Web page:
Buddhist Statecraft and the Politics of Ethnicity in Laos: Buddhification and interethnic relations in historical and anthropological perspective
Research Group EMSE
Ethnic Minorities and the State in Eurasia: Relations and Transformations
1. The project
The relations between ethnic minorities living in the highlands of mainland Southeast Asia and the dominant groups living in the valleys are shaped by a structural pattern in which Buddhism and its notions of statecraft play a crucial role. In the area that expands over the current nation states of Burma, Laos, Thailand, Cambodia and as well as parts of the Chinese province Yunnan, Theravada Buddhism is perceived as a ‘civilisational’ force that brought with it a class of religious professionals, permanent and interconnected religious institutions, script, and most importantly concepts of kingship, statecraft, and legitimacy (Coedès 1968; Lingat 1989). Developing hesitantly from the 8th century onwards in various forms, Buddhism provided the basis for forming (taxable) political entities (mueang; mandala) beyond the village level incorporating the wet rice cultivating groups living in the valleys (Tambiah 1976). In contrast, the highlands were populated by numerous and highly diverse ‘animistic’ ethnic minorities, belonging to the Mon-Khmer, Tibeto-Burman, and Tai-Kadai linguistic families. Due to their form of agriculture (‘slash and burn’), they were highly mobile and occupied peripheral regions, mostly out of reach of the early Buddhist ‘states’ and ‘empires’ of mainland Southeast Asia (Scott 2009). This periphery outside and at the margins of the state was and still is perceived as mostly backward and non-civilized by lowlanders (Turton 2000). However, due to economic and cultural links, ethnic and religious identities have often taken multiple and fluid forms (Leach 1954; Robinne & Sadan 2007) with complex religious hybridity or conversion to Buddhism being a constant feature in the region. Moreover, localised concepts of Theravada Buddhist statecraft also provided mediation between high- and lowlands and established relations between them that were for example expressed in local mythologies and ritually enacted in state rituals. A complex interaction entailing domination, resistance, integration, and segregation following blurred lines of ethnic and religious affiliations are up to the current period salient features of the social spaces of the region (Condominas 1990).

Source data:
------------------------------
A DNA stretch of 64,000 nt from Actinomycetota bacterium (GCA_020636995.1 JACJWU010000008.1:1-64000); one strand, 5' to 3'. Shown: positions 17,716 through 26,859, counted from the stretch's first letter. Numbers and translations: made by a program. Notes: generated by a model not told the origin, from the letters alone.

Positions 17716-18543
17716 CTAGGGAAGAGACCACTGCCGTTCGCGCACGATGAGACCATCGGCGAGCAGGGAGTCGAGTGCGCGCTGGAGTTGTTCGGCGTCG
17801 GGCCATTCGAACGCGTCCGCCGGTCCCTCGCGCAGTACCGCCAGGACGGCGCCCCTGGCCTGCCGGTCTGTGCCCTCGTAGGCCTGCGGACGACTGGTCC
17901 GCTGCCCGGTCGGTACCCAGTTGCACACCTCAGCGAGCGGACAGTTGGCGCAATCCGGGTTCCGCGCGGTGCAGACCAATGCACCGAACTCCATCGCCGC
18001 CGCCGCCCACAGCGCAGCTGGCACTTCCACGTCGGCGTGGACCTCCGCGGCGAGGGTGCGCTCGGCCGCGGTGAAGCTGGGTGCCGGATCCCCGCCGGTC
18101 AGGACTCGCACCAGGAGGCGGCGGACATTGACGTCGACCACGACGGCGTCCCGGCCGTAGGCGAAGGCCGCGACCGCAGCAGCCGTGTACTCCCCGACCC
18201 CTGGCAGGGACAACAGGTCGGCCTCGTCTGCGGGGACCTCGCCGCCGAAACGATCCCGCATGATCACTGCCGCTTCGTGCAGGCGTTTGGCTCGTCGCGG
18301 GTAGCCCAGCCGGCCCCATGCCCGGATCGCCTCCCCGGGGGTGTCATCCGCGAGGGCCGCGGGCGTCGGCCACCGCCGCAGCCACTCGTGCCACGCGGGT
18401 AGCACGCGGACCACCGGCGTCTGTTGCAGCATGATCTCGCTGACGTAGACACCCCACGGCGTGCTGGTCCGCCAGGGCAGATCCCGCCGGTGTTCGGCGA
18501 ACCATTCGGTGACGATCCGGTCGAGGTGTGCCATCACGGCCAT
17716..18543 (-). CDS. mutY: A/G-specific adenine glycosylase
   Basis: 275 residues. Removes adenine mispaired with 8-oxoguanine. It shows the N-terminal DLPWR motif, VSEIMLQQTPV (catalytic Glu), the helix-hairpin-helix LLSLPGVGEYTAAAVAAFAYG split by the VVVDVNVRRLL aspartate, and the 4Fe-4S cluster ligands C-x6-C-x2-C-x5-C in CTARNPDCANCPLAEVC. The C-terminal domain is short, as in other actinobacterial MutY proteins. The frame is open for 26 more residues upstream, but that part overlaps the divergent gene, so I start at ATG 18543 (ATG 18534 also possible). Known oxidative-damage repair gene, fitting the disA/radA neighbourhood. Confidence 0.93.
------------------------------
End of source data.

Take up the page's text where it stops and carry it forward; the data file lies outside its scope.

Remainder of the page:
This research project sets out to explore how the relationships between ethnic minorities in the highlands and the Buddhist groups living in the lowlands of the current Lao PDR have been mediated by Buddhism, its notions of statecraft, and its political technologies of power. From the perspective of the anthropology of the state it explores if and how this statecraft and its practices can be conceptualised as forms of a specific governmentality (Foucault 2007) and internal colonialism aiming at a Buddhification and civilising process of the margins of the state. The project also researches processes of acculturation and the strategies of resistance to this integration into larger state formations (Clastres 1989; Scott 2009). By employing a historical and social anthropological perspective, the present examines a period spanning from the pre-colonial era (19th century) to the current phase of reformed socialism, highlighting perspectives from hegemonic groups and, if historical data is available, minorities. This broad, comparative longue durée perspective for the earlier period is combined with a strong anthropological focus on the present in order to investigate to what extent modern Lao state socialism and its politics of ethnicity and religion are still imbued with older patterns of Buddhist statecraft and its ‘political theology’ (Schmitt 2005). Laos is a privileged field to study these relationships as about 40% of the population are composed of non-Buddhist ethnic minorities. For analysing the transformations and continuities of these ethnic-religious relationships, it is also crucial to look at the massive ruptures in this structural pattern that were brought about by the rise of modern statecraft and the nation state. For example, the intervention of the French colonial forces, the socialist revolution of 1975, and the politics of reformed socialism advanced since the 1990s have significantly altered ethnic relations and the position of Buddhism. Besides focusing on a specific region located in the present Lao PDR, a regional comparative approach will be advanced in order to supplement the data and widen the scope of the project. This takes into consideration that this pattern of ethnic-religious interaction is by no means limited to Laos, but is to be found across an interstate region defined by distinctive agro-ecological, cultural, and political characteristics across parts of mainland Southeast Asia (van Schendel 2002). The north of Thailand, for example, has a very similar ethnic and religious composition and the Thai government officially promoted Buddhification projects for minorities in the 1960s (Tambiah 1976; Keyes 1994).